Desert Breeze: Part II

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A segment from my novel. Desert Breeze is about a girl who is looking for nothing more than an escape from her dysfunction.

The sounds of crashing, the lights of the night spinning, turning around, round, round. I lost control of the wheel as I tried to avoid the shadow in the street. This loss of control was followed by a sudden strike of a pole. The air bag inflated and my panic turned into darkness. Paralyzed with shock all I could feel was the cold thin stream of blood running down my cheek. I sat there for a while. Bounded by the seat and the rough pillow of air, I took a deep breath. Then, I struggled my way out of the car. My only escape from life was in ruins.

In the street I saw the shadow. Its eyes staring back at me. Maybe, it was the devil that made me crash. I looked into the devils eyes and asked, “Why?” There was no response. Just then, I was sure, I was now trapped between the mountains. I was locked in the valley. I my ticket to freedom taken from me and all that I was left with was hysteria. The shadow turned from me and disappeared into the desert night.

I looked at my jeep in ruins. There was nothing left to repair.

Crushed.

I was wearing a cotton button up shirt with a camisole underneath. I took off my blouse and put it in the gas tank. Pulled the lighter out of my purse and lit the blouse on fire. I walked away. Once I was far enough I turned around and saw the clouds of the fire rising beyond to heaven and the amber glow. Destruction, regret, and hate can look so beautiful in flames.

In the middle of nowhere and next to nothing is a Pilot Gas Stop.

“May I use you phone?”

“You ok, young lady?”

“I’m fine. May I use your phone?”

“Yes, of course.”

The strange man then handed over the corded phone with apprehension that I might be trouble.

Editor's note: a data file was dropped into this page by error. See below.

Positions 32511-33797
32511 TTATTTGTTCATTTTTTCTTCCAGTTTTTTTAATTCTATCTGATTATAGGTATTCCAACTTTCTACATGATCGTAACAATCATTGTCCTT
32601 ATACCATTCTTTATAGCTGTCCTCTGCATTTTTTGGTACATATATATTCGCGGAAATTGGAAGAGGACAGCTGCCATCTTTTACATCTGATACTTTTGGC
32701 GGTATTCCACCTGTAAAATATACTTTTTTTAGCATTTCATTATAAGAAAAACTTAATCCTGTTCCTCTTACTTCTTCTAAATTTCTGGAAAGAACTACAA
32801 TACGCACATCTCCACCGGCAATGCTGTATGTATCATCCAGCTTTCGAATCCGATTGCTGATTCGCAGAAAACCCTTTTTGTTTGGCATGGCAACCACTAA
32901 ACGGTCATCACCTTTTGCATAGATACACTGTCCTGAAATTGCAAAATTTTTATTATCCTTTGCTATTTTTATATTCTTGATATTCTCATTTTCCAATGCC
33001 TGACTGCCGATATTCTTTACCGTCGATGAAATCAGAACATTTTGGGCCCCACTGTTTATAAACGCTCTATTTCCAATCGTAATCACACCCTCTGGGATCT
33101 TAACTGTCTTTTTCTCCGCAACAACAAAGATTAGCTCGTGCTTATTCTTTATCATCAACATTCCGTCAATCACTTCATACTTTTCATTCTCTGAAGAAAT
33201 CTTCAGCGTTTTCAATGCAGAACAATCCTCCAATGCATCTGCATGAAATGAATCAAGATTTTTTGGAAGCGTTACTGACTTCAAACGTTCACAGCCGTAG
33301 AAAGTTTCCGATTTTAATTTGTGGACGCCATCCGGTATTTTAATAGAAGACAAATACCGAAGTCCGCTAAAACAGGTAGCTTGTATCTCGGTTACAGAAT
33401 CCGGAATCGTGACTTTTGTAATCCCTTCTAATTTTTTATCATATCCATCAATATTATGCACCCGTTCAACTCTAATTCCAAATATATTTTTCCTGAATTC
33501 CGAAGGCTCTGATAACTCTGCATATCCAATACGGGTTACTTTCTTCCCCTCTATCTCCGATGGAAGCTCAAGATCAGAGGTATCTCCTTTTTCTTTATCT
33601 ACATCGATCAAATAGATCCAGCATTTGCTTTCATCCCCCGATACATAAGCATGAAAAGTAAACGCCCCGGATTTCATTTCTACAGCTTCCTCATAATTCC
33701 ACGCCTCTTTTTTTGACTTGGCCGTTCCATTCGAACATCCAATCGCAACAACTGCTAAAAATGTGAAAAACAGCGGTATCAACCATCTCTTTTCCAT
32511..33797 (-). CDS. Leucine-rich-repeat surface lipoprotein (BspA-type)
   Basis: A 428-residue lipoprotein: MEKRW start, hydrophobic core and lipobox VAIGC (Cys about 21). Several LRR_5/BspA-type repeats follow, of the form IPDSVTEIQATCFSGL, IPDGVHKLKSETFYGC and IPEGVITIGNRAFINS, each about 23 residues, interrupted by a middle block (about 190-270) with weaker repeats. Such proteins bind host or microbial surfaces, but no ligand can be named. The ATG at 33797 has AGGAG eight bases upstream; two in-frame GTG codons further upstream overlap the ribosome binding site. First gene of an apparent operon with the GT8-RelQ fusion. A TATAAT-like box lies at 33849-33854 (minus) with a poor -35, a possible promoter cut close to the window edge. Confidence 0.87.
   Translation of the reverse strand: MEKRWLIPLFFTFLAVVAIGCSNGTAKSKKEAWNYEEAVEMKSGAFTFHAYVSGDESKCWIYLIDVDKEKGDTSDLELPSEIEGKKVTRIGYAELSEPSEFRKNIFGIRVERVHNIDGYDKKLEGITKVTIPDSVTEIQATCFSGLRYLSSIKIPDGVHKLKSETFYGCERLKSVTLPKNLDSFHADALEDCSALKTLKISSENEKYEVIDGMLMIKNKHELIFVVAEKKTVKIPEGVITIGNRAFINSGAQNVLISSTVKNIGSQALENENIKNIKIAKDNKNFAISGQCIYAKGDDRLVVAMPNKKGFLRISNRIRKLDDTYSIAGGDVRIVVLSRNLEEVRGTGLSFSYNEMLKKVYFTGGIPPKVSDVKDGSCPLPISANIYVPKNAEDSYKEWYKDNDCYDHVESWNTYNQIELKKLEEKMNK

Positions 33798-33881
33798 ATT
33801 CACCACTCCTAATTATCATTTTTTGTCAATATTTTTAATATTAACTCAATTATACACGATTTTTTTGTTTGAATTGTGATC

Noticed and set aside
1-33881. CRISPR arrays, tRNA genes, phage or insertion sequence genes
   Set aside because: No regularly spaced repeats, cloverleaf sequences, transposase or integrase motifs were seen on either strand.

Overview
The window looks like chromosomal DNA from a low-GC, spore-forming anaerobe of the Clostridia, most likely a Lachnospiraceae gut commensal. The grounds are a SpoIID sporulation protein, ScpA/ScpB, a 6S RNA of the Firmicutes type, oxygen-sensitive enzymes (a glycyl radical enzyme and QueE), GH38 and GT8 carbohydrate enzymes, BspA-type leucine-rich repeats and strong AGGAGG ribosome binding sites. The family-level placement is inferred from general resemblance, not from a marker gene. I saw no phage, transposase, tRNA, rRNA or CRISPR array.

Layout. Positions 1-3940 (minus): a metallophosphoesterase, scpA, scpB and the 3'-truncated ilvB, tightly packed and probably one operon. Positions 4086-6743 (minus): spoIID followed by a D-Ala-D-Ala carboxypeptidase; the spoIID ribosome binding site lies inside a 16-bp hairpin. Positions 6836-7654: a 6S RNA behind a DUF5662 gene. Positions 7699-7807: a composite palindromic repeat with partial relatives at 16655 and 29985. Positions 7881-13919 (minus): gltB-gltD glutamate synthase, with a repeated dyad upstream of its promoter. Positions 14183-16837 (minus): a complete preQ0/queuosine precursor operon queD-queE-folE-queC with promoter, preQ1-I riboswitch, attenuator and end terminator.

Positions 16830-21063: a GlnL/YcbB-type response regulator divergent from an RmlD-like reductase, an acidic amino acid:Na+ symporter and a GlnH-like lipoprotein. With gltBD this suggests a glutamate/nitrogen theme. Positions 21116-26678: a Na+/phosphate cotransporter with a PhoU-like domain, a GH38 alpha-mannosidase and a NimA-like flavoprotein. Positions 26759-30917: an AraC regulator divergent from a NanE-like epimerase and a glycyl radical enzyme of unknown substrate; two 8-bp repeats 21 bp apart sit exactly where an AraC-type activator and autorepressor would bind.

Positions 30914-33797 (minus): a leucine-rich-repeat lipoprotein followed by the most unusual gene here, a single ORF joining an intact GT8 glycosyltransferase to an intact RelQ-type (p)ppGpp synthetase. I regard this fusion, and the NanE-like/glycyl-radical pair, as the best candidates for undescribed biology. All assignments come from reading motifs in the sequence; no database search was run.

I called my younger brother.

“Can you come pick me up?”

“Where are you?”

“The Pilot off of Indian Canyon.”

“I’ll be there in thirty minutes. Don’t talk to anyone.”

It only takes one road to get here, but it’s a long road, and it took him no more, no less, than thirty minutes.

Strangers, loving strangers, silently sitting in the car. Without a sound other than that of the radio lightly amplified from the stereo.

Moments pass.
And suddenly, he speaks.

“What the fuck are you doing with yourself, sis?”

Silence for only a moment later as I collected the courage to respond.

“I’m running away.” I said.

“You always say that.”

“I know I do and one day I’m not coming home.” I responded.

“It’s all in your head you know. Things are not as crazy as they appear. We’re normal. If anyone else in the world can get over it, we can.” He told me.

“It’s more than imagination. Can’t you see that? It’s me. It’s my life. Just because it’s in my head, doesn’t make it any less real.” I said.

There was more silence filled with white nose of the stereo and I spoke once more.

“I’m running away.”

The rest of the ride home was still. Not a word from him and not a word from me. I kept my eyes out the passenger window but in my peripherals I could see, for the first time, a tear from my younger brother’s eye. I did not comfort him. I did not apologize for our circumstances. I too needed to be comforted. I too needed an apology. I will not lie and say that everything will be alright, because that’s not a guarantee. Instead, I sat there. I sat there silently waiting for what would happen next.

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